# BinarySearch()

ahmed yehia

Ranch Hand

Posts: 424

posted 8 years ago

Question no. 9 chapter 7 k&B

Given a properly prepared String array containing five elements, which range of results could a proper invocation of Arrays.binarySearch()produce?

answer: -6 through 4

per my understanding answer should be (-5 through 4) since inserion points evaluates as (-(insertion point) -1), so for eg last insertion point of index 4 should be (-4 -1) which is -5 Not -6

Given a properly prepared String array containing five elements, which range of results could a proper invocation of Arrays.binarySearch()produce?

answer: -6 through 4

per my understanding answer should be (-5 through 4) since inserion points evaluates as (-(insertion point) -1), so for eg last insertion point of index 4 should be (-4 -1) which is -5 Not -6

Sanjeev Singh

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Posts: 381

ahmed yehia

Ranch Hand

Posts: 424

Burkhard Hassel

Ranch Hand

Posts: 1274

posted 8 years ago

Howdy ranchers,

Ahmed wrote

No, the last insertion point is

(0, 1, 2, 3, 4)

and you do a binary search for number 5, which isn't in. Then the insertion point would be index 5 (after the four)

And as the returned value of a not-find is always

-(insertion point - 1)

the binary search should return -6.

Yours,

Bu.

[ July 19, 2007: Message edited by: Burkhard Hassel ]

Ahmed wrote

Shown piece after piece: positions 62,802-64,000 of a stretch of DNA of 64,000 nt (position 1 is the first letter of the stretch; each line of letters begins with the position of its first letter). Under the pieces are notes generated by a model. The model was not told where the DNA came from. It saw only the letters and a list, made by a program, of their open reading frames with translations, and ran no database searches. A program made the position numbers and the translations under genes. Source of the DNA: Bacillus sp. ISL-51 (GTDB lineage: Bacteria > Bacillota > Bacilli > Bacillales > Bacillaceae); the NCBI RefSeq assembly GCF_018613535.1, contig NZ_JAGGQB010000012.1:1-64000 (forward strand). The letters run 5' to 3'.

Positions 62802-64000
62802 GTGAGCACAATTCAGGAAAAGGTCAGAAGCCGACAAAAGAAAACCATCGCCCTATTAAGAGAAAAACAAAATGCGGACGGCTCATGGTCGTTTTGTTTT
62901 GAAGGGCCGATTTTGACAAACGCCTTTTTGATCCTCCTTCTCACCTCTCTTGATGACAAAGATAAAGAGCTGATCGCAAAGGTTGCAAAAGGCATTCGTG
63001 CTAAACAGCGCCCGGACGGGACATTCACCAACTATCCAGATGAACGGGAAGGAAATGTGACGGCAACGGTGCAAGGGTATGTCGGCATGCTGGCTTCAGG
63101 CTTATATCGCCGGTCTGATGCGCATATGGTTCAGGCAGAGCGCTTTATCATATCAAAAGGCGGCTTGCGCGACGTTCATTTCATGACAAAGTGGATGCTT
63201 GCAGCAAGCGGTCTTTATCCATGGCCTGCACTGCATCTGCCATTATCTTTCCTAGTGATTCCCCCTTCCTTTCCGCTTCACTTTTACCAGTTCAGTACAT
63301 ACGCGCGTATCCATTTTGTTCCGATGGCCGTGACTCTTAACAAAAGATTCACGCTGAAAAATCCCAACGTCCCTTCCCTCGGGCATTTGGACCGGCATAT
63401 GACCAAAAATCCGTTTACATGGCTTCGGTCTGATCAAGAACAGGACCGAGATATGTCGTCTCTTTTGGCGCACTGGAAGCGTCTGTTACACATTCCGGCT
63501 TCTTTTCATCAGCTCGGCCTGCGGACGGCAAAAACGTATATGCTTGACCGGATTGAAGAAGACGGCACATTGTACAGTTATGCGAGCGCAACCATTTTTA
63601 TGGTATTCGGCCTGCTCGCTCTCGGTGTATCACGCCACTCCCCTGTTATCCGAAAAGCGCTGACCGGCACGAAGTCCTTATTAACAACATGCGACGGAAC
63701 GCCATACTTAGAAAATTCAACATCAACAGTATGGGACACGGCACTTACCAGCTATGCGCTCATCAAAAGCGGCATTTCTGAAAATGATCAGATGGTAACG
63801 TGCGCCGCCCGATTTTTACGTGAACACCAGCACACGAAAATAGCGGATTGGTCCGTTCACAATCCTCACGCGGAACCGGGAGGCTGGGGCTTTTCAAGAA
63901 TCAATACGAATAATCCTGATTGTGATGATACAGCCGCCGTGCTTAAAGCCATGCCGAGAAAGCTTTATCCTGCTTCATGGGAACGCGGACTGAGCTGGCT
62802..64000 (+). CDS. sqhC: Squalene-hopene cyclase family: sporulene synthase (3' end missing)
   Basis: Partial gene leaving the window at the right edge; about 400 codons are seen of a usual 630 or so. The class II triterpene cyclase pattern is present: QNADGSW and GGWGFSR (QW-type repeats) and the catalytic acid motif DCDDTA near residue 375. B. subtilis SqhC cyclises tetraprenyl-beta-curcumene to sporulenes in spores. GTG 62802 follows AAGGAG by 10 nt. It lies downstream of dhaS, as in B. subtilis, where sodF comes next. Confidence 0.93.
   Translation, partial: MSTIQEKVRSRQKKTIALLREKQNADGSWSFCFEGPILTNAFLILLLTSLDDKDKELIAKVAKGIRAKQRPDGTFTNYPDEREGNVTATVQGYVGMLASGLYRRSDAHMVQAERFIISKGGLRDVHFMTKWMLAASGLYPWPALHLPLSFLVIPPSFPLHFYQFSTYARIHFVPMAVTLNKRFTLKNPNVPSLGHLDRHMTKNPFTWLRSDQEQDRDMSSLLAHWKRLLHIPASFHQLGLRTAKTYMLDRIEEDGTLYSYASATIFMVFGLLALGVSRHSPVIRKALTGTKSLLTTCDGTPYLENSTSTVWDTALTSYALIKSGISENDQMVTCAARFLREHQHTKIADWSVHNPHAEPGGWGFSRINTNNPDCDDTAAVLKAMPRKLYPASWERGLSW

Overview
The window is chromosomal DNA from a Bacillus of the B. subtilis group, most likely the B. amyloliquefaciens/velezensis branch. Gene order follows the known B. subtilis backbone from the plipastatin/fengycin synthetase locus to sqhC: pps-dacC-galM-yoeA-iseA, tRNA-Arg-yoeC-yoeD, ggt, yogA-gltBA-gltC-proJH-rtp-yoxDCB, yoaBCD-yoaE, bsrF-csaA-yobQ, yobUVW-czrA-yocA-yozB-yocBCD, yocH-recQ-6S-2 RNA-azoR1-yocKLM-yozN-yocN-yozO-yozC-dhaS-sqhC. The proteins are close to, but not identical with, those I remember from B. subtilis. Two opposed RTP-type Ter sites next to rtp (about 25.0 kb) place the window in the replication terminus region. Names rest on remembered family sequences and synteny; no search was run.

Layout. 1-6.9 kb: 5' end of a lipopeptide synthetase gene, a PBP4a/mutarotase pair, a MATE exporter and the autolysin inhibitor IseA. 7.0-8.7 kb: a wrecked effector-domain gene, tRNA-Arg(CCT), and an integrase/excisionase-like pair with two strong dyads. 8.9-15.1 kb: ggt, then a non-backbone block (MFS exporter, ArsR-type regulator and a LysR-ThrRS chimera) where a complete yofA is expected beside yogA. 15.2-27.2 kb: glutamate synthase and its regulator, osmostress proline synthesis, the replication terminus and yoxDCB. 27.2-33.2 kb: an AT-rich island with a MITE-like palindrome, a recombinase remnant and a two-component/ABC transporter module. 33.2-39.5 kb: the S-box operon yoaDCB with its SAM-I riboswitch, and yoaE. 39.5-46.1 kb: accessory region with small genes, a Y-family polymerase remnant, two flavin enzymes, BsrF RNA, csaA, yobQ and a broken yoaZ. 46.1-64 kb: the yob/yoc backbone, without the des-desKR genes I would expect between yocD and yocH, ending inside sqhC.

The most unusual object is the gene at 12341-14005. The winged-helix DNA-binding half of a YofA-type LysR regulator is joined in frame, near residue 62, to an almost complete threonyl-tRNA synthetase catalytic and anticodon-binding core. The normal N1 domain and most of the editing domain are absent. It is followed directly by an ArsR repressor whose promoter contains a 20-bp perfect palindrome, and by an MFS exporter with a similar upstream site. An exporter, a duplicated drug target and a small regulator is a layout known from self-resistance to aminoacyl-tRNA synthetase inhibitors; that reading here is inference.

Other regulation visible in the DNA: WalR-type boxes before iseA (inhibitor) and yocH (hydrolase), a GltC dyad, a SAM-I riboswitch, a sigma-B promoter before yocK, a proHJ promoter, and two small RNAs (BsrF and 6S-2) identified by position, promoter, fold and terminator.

per my understanding answer should be (-5 through 4) since inserion points evaluates as (-(insertion point) -1), so for eg last insertion point of index 4 should be (-4 -1) which is -5

No, the last insertion point is

*behind*the last entry, so if you have a sorted collection say:(0, 1, 2, 3, 4)

and you do a binary search for number 5, which isn't in. Then the insertion point would be index 5 (after the four)

And as the returned value of a not-find is always

-(insertion point - 1)

the binary search should return -6.

Yours,

Bu.

[ July 19, 2007: Message edited by: Burkhard Hassel ]

all events occur in real time

saravana.T kumar

Greenhorn

Posts: 23

posted 8 years ago

HI,

binarySearch(List<? extends Comparable<? super T>>

checkedMap(Map<K,V> m, Class<K> keyType,)

checkedSortedSet(SortedSet<E> s, Class<E> type)

these methods were taken from the collections class

MY doubt is the arguments

1.List<? extends Comparable<? super T>

2.checkedMap(Map<K,V> m, Class<K> keyType,)

3.(SortedSet<E> s, Class<E> type)

In this forum i read that <E> is for numeric types is it true?

and please explain what these arugments types expect.

binarySearch(List<? extends Comparable<? super T>>

checkedMap(Map<K,V> m, Class<K> keyType,)

checkedSortedSet(SortedSet<E> s, Class<E> type)

these methods were taken from the collections class

MY doubt is the arguments

1.List<? extends Comparable<? super T>

2.checkedMap(Map<K,V> m, Class<K> keyType,)

3.(SortedSet<E> s, Class<E> type)

In this forum i read that <E> is for numeric types is it true?

and please explain what these arugments types expect.

Burkhard Hassel

Ranch Hand

Posts: 1274

posted 8 years ago

Howdy ranchers!

Saravana asked:

No. You must have misunderstood something. It is a generic type. On the Sun site is a tutorial part also about Generics. You'll need to spend some time with this for the exam.

Yours,

Bu.

Saravana asked:

In this forum i read that <E> is for numeric types is it true?

No. You must have misunderstood something. It is a generic type. On the Sun site is a tutorial part also about Generics. You'll need to spend some time with this for the exam.

Yours,

Bu.

all events occur in real time